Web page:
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Date: -- (:)
From: Jacques GARRIGUE <garrigue@k...>
Subject: Re: Objects contrib: new URL ...
> I have made a small patch to ocaml-2.02 to allow safe casts of objects.
> The patch adds two new keywords "implements" and "cast". 

This looks both interesting and dangerous.

Interesting:
 Lots of people want such a feature. This is standard in
LISP or JAVA, so why not in Caml?
 A slight improvement: I would rather have cast raise Match_failure
than a standard Failure.  In particular with a match failure you have
position information for where it failed.

Dangerous:
 I believe this really goes against what ML is trying to be.
It allows people to write their programs like they would do in JAVA,
that is in a partially unsafe way. "I believe this object will have
type t, so let's cast it to t." What makes you believe so? I don't see
any guarantee for that.
 Another improvement for that would be to use a match construct rather
than only cast, and to have a warning if the match does not contain a
wild card at the end.

 Another problem is that it creates a distinction between classes with
parameters and classes without, which is not very natural.

 It would have been easy to introduce such a feature in the object
system from the beginning: caml objects bear a pointer to their class,
you just have to put the class name in the class.  My guess is that it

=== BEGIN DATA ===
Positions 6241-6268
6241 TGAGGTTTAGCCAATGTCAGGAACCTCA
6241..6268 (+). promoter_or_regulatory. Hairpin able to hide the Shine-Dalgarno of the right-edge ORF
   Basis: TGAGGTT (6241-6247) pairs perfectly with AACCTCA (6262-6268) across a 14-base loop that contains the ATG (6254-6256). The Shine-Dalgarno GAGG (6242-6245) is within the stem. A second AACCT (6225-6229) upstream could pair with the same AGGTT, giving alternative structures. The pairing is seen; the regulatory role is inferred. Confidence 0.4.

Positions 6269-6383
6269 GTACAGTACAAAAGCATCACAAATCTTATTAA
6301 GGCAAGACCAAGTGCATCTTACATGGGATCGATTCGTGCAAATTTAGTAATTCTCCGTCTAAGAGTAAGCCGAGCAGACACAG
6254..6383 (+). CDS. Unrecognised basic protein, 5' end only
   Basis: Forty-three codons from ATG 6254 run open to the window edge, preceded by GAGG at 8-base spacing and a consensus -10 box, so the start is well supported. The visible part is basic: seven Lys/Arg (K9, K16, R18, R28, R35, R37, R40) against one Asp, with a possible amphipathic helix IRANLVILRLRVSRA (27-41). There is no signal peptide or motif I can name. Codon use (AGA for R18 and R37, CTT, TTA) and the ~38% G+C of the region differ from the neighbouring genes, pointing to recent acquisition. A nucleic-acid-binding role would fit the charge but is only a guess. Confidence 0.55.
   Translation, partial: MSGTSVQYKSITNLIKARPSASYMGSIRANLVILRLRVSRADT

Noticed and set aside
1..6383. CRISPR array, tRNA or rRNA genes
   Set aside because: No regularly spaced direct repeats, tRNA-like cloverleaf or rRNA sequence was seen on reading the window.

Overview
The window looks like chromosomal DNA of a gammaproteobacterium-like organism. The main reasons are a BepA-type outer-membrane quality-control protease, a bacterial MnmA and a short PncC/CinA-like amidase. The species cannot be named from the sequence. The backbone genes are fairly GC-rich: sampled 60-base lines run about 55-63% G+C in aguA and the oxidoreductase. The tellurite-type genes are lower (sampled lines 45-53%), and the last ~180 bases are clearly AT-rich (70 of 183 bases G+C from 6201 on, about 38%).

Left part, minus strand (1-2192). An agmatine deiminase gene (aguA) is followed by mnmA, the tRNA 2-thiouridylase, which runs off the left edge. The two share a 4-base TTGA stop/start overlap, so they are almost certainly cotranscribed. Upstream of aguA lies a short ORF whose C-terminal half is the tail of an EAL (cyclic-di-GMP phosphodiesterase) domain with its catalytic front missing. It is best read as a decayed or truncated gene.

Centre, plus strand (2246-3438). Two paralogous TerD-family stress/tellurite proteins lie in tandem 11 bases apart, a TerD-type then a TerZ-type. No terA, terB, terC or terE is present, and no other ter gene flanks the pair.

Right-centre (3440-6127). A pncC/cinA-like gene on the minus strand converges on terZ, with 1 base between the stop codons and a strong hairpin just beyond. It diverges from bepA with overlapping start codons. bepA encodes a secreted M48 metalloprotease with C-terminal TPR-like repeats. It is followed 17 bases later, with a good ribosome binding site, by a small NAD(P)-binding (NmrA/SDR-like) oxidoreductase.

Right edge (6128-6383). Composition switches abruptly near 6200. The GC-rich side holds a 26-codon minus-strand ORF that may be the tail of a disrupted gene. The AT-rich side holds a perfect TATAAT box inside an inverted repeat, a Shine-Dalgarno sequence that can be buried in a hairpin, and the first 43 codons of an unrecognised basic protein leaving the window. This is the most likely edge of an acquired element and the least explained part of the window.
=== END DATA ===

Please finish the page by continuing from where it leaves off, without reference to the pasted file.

was intentionnally left out.

Remark:
 You can already implement something similar inside the language:

 For each class c create an hash-table referencing the object
 (In fact this should not be a standard hash-table, but a set of weak
  pointers, otherwise your objects will never be GCed as long as you
  don't remove them from the table)

	type empty_obj = < >
	let memo_c : (empty_obj, c) Hashtbl.t = Hashtbl.create 7

	let new_c args =
	  let obj = new c args in
	  Hashtbl.add memo_c (obj :> empty_obj) obj;
	  obj

	let cast_c obj = Hashtbl.find memo_c (obj :> empty_obj)

 Do not forget to catch Not_found when using cast_c !
 This works for parameterized classes also: you just have to create a
different memo for each parameters.
 You don't have the flexibility of the implements feature, but you
could also implement it by defining cast_c to look into the memos of
all subclasses in the implement hierarchy.

Regards,

	Jacques
---------------------------------------------------------------------------
Jacques Garrigue      Kyoto University     garrigue at kurims.kyoto-u.ac.jp
		<A HREF=http://wwwfun.kurims.kyoto-u.ac.jp/~garrigue/>JG</A>